Open houses show college campuses are winning the fight against COVID

Admissions teams are showcasing academic programs and activities in person for the first time since the pandemic began.

The University of Houston-Downtown recently held an open house for 700 prospective students, its first since COVID-19 interrupted campus events. Southern Illinois University-Carbondale has been highly active this fall in welcoming interested students to its facilities in person.

These are positive signs for admissions teams and institution leaders as they try to boost the number of open houses and tours that are live on campuses.

“It was exciting to host our first open house event since the onset of the global pandemic,” said Ceshia Love, Executive Director of Enrollment Management at UHD. “We used the highest capacity meeting spaces available to accommodate our guests. It was a pleasure to invite prospective students and their families back to our campus to showcase all that the University of Houston-Downtown has to offer.”

Love said participant safety was top priority as it planned for the event, providing both masks and easy access to sanitizing stations for guests in high-traffic spots. The ability to host open houses to show prospective students postsecondary education opportunities cannot be undersold, especially as enrollment dips persist across the nation.

“There is nothing like seeing our campus for yourself. This often seals the deal for students,” SIU Carbondale Chancellor Austin Lane said in a recent post to the community. “We want students in our own neighborhood to know they are welcome and wanted at SIU Carbondale. They can get a world-class education, personal attention and unique opportunities close to home.”

SIU-Carbondale held the last of several open houses last Saturday and said it has more in the works in early 2022, part of an overarching plan to be more attractive through marketing, promotions, and yes, those visits. Lane says enrollment is up by nearly a third over last year because of those initiatives that have included fairs, tours and student-led talks.

Hosting events is not without challenges. Many institutions like UHD are keeping strong mitigation and hygiene protocols in place, including masking of all guests in indoor areas. Seton Hall University held a large open house in late October and has another planned in another week. It is not mandating that guests be vaccinated or show proof of negative tests but is enforcing social distancing and has pushed some gatherings outdoors to keep them safe. Tours are being kept small.

Several other colleges in New Jersey have open houses planned, including Drew University and William Paterson University on Saturday and the College of New Jersey and Caldwell University next Saturday. Rowan and Stockton universities held theirs last Sunday.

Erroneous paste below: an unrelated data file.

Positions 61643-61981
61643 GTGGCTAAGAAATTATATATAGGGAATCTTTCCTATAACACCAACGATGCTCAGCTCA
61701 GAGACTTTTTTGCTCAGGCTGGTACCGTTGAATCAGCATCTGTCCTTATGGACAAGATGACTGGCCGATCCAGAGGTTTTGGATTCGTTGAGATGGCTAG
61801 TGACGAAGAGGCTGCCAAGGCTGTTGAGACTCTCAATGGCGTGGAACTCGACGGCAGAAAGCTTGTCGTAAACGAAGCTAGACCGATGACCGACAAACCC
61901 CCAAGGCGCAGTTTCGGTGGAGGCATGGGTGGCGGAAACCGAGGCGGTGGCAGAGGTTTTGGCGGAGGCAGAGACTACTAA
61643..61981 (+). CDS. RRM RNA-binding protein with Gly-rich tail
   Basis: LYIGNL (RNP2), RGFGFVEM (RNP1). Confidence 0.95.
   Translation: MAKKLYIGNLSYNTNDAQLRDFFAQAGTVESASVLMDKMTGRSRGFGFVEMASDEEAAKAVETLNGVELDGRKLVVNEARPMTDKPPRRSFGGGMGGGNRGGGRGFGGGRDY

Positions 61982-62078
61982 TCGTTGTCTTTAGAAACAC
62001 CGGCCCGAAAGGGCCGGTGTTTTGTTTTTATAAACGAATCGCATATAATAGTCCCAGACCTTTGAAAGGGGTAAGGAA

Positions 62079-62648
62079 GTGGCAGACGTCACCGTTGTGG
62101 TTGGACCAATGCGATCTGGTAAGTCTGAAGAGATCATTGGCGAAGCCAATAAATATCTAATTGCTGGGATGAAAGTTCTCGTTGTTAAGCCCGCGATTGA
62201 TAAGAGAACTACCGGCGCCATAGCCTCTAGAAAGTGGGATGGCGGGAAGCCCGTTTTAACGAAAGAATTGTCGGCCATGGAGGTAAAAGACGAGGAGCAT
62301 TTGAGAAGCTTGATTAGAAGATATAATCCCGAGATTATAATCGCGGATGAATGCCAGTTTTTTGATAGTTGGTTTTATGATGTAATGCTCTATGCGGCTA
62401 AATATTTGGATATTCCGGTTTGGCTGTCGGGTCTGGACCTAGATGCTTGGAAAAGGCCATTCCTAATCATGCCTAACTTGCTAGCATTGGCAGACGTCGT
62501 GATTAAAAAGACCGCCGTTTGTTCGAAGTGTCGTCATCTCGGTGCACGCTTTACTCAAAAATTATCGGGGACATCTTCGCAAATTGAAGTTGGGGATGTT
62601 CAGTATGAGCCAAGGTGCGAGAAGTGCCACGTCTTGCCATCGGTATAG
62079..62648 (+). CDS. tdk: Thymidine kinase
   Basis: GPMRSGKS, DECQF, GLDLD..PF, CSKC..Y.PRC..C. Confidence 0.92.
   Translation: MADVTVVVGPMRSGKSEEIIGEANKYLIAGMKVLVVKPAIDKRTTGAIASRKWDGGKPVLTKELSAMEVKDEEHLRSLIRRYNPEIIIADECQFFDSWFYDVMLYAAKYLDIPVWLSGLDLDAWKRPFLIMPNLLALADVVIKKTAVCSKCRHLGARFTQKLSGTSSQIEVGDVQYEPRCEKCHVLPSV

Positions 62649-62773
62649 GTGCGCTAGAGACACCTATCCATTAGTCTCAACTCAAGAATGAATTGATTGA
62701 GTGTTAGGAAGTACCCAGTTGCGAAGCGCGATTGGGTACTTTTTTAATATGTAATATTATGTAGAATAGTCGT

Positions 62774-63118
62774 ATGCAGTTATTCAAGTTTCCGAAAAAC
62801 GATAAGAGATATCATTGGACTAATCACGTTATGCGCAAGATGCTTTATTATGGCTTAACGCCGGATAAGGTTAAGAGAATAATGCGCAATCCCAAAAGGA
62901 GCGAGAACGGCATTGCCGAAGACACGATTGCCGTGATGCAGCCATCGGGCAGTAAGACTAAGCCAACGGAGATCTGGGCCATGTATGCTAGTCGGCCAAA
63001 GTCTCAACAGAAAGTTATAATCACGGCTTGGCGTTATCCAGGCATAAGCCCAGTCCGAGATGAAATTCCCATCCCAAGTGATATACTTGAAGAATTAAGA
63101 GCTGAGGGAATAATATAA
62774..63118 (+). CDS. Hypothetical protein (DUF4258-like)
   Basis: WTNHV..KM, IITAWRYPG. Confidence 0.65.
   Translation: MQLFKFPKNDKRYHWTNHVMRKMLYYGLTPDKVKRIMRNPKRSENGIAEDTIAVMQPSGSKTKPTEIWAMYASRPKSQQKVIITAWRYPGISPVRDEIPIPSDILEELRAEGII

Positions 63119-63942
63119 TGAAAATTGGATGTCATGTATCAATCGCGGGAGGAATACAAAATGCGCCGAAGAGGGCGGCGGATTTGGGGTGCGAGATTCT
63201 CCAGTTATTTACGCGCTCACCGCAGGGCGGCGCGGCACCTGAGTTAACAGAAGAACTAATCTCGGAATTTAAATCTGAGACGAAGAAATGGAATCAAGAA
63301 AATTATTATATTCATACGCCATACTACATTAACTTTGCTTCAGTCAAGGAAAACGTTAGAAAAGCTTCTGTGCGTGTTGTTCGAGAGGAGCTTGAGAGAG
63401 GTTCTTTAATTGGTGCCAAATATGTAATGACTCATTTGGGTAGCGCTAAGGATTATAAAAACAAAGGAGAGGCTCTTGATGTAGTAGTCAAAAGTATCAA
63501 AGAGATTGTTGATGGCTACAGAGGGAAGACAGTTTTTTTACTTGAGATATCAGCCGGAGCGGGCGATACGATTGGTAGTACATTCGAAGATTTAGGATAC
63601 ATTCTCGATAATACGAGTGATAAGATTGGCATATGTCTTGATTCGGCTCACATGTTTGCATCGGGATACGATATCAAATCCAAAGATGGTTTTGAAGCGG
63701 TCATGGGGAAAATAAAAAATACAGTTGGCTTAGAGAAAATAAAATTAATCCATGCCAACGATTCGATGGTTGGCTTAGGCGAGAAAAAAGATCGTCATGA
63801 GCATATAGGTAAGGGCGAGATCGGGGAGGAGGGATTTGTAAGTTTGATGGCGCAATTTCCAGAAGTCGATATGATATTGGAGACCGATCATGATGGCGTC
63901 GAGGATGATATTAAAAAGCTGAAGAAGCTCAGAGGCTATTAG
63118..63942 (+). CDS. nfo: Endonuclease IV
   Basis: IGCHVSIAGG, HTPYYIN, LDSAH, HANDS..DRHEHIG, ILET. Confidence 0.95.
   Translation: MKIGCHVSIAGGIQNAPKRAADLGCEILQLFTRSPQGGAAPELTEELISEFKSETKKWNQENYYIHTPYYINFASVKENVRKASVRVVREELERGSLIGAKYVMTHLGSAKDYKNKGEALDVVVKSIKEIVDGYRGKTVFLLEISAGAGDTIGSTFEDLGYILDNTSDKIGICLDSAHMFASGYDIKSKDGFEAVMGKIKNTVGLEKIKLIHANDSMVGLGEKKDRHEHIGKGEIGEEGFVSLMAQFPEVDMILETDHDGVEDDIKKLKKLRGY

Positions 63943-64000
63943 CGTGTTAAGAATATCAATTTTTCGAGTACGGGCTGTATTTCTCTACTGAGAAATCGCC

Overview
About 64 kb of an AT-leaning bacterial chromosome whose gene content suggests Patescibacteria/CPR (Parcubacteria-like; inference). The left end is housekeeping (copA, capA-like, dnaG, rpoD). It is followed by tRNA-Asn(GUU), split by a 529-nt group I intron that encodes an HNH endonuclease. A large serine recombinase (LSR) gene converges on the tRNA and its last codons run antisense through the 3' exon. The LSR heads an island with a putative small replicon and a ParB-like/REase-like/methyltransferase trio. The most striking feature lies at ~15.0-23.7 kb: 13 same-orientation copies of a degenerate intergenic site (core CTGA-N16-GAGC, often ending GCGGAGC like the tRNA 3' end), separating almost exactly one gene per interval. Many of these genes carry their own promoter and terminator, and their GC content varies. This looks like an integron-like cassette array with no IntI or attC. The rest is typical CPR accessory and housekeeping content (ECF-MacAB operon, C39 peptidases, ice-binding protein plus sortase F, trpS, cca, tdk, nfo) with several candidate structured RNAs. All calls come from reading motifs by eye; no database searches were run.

Not all institutions are ready to host in-person events or even want to do them because of logistics. The University of Pittsburgh recently held an online open house for its Public Health school, and San Jose State University had a virtual event for those interested in engineering last Friday. And Ferris State University in Michigan welcomed the opportunity to reach more students online—rather than try to hold an open house in person—with a flexible event for prospective students.

Some universities are doing both. Tuskegee University in Alabama held individual open houses for its College of Agriculture, Environment and Nutrition Sciences and for it College of Engineering this past weekend where faculty, students, staff and administrators spoke. And it has several more slated for Saturday, including Arts & Sciences, Nursing and Business. But it still plans to host a general virtual event on its academic programs and support services on Nov. 20.

The University of Houston-Downtown also plans to host an open house in December, where Dr. Daniel Villaneuva, Vice President of Enrollment Management at UHD, said they will “gather as much data as possible to ensure we’re meeting their needs. Their interest drives how we deliver instruction and services. Increasingly, student behavioral data informs us that our students want the flexibility to have in-person, virtual, and hybrid engagement.”

Those that are bringing students in couldn’t be more excited. Morehead State University in Kentucky is welcoming students and families to its Doran University Center for meetings and lunch with faculty, students, financial aid representatives, and student support services leaders.

“Our goal is to make it convenient to get answers to questions about starting college by bringing deans, department chairs and faculty from our academic programs together in one place,” Holly Pollock, director of undergraduate admissions said.

Chris Burt
Chris Burt
Chris is a reporter and associate editor for University Business and District Administration magazines, covering the entirety of higher education and K-12 schools. Prior to coming to LRP, Chris had a distinguished career as a multifaceted editor, designer and reporter for some of the top newspapers and media outlets in the country, including the Palm Beach Post, Sun-Sentinel, Albany Times-Union and The Boston Globe. He is a graduate of Northeastern University.

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